International action to snuff out cybercrime is desperately needed, officials and business leaders said here, warning that criminals move at Internet speed while countries drag their feet.
Many hackers are no longer just mischievous individuals.
Instead well-funded organisations do it for profit, along with spies and terrorists, but many governments are struggling to fight it.
"Many countries don't have laws to criminalise cyber crime, they don't have means and tools to investigate, to share information," said Yury Fedotov, who heads the United Nations office on drugs and crime.
Cybercrime is "interconnected in terms of crime, but not interconnected in collaboration" against it, he added, noting that there is not even an agreement on what constitutes cybercrime.
Fedotov said his greatest wish would be "to get a clear definition of cybercrime -- to be clear about what should be rejected by member states and what should be allowed."
"Criminals move at the speed of Internet and countries move at speed of democracy -- that's the discrepancy," warned Moises Naim, senior associate at the Carnegie Endowment for International Peace.
In one of the major recent attacks in January, a hacker brought down the websites of Israel's national carrier El Al and the Tel Aviv Stock Exchange.
It marked the latest incident in a series of attacks only days into 2012, which saw details of tens of thousands of Israeli credit cards posted online and websites defaced by hackers claiming to be from Saudi Arabia or Gaza.
Sami Abu Zuhri, a spokesman for Gaza's Hamas rulers, has hailed the action, describing it as "a sign of the Arab youth's creativity in inventing new forms of Arab and Islamic resistance against the Israeli occupation."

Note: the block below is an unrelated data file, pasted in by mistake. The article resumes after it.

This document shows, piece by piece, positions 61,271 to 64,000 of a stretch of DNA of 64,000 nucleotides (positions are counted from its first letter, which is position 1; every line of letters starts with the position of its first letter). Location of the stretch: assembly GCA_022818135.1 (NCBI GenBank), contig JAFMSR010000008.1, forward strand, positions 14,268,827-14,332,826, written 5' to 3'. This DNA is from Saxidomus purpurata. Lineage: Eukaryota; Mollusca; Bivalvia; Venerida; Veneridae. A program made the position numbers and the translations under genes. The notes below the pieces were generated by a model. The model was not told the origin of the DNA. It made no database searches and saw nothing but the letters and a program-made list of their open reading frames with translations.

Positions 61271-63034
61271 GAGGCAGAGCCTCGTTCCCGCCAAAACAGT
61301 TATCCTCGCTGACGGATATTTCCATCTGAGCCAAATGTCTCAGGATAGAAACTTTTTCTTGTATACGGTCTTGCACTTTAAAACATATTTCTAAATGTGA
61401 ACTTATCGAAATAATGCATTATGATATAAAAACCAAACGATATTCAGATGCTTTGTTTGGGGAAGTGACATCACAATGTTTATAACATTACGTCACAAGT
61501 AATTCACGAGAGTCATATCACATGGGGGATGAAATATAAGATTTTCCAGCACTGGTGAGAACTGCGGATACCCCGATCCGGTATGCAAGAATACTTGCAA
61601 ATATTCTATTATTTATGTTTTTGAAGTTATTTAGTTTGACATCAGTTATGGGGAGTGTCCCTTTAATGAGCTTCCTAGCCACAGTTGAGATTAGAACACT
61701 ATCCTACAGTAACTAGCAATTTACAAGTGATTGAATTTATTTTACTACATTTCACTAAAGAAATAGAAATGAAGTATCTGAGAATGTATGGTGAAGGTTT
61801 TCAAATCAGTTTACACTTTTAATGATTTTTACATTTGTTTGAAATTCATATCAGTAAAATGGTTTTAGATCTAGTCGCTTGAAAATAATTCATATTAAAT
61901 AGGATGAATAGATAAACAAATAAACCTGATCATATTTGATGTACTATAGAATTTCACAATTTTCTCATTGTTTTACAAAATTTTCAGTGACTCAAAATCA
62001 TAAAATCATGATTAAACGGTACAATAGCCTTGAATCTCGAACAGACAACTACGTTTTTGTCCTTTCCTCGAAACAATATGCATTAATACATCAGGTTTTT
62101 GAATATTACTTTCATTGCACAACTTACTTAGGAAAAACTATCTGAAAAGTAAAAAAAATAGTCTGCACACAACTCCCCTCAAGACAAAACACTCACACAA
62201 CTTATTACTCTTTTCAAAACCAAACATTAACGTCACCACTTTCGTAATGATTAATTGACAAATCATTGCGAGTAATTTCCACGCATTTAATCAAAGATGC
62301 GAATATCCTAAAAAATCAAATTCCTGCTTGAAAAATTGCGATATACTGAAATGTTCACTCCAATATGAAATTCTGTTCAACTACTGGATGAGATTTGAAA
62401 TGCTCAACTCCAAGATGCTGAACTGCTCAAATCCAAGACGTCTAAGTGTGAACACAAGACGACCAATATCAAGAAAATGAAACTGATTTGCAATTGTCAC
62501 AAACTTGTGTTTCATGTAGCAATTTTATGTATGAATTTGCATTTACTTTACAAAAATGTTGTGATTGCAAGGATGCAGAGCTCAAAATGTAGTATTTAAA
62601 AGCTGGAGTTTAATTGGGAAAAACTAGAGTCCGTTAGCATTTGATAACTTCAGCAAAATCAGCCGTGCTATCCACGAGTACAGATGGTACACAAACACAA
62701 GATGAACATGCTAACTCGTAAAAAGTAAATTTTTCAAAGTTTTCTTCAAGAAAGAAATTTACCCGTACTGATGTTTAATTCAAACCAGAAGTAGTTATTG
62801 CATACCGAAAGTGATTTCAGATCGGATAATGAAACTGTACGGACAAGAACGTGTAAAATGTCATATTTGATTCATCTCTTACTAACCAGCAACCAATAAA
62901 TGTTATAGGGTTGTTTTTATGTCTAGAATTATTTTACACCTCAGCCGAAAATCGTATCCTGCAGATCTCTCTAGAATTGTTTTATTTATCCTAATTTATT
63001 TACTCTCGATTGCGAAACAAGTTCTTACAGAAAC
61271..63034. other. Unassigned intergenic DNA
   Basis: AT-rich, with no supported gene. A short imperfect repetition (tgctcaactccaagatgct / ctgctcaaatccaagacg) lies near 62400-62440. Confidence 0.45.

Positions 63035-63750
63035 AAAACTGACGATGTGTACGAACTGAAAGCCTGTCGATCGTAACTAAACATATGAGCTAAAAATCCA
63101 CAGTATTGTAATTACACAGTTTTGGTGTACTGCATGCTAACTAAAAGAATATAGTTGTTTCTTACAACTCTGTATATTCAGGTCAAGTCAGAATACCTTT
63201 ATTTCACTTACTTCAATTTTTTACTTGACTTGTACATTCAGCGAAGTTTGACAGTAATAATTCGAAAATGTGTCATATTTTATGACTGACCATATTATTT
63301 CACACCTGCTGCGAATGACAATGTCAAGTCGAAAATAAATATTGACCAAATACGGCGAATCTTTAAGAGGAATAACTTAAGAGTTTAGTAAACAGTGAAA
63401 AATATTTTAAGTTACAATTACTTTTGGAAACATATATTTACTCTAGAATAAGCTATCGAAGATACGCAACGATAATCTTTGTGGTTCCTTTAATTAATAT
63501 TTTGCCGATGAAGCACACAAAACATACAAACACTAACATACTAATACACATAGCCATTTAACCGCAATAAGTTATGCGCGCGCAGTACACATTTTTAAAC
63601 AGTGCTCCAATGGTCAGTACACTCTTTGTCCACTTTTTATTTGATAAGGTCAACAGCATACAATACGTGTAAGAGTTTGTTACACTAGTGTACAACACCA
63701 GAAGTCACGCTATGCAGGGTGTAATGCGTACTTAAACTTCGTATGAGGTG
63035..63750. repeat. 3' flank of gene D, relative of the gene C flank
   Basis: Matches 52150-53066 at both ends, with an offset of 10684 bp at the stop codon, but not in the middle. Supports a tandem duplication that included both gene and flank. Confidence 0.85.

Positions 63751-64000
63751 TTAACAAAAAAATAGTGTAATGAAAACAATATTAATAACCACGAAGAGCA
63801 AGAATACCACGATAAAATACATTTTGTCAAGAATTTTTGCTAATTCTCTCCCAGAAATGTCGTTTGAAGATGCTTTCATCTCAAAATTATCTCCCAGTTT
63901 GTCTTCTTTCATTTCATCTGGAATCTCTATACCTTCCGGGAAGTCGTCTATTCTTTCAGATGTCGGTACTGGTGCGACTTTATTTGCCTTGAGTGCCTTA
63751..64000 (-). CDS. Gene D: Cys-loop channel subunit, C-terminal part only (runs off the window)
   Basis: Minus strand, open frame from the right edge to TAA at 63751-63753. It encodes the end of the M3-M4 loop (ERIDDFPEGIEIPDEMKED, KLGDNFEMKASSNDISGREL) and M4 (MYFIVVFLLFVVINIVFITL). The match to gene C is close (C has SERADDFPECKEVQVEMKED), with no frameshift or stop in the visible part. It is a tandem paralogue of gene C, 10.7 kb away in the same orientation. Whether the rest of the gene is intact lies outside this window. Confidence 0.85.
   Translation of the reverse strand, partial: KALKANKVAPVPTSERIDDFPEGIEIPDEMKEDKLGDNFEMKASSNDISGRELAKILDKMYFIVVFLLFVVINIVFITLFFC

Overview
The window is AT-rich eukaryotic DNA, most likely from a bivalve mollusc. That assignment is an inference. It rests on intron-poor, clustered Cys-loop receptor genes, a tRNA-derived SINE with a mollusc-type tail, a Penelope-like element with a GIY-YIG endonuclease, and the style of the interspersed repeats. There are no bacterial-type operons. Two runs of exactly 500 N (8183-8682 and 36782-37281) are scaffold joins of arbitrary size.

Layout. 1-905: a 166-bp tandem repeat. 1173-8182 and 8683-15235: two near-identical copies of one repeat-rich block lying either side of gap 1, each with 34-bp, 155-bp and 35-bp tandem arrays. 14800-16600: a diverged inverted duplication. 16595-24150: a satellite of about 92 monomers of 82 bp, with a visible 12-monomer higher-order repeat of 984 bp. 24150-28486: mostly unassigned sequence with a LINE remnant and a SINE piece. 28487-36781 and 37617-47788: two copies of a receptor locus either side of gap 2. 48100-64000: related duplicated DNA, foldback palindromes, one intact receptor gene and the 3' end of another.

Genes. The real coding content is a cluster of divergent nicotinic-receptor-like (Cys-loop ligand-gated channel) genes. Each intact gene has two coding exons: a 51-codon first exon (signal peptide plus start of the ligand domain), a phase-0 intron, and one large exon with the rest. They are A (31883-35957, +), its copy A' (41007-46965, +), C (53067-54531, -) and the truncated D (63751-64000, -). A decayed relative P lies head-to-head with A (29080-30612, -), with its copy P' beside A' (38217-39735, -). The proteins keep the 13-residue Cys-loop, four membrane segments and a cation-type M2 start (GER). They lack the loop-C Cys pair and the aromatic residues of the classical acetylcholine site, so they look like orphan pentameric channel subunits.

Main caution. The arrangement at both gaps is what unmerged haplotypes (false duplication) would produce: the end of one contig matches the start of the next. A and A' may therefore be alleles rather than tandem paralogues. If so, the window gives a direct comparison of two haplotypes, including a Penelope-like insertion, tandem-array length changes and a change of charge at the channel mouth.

The Israeli market was not the only one subject to such attacks.
US exchange Nasdaq's general counsellor Edward Knight told delegates in Davos that the world's largest exchange company is also "subject to constant attacks, a million or more ... intrusions into our systems."
He complained that there is no clarity on "where is public responsibility and where is private responsibility" on clamping down on such crime.
Unlike real world attacks, the private sector is required to provide its own defence system, even if virtual attacks are coming from foreign governments.
Kevin Johnson, chief executive officer at the US-based Internet infrastructure provider Juniper Networks, urged state authorities to work with private organisations to clamp down on such crime.
"The challenge is that the Internet is a global resource but there are no geographic boundaries on the Internet, yet laws are established by nation states, they are established by geography," he said.
"One recommendation is any solution... is going to require a much higher degree of public, private partnership," Johnson stressed.
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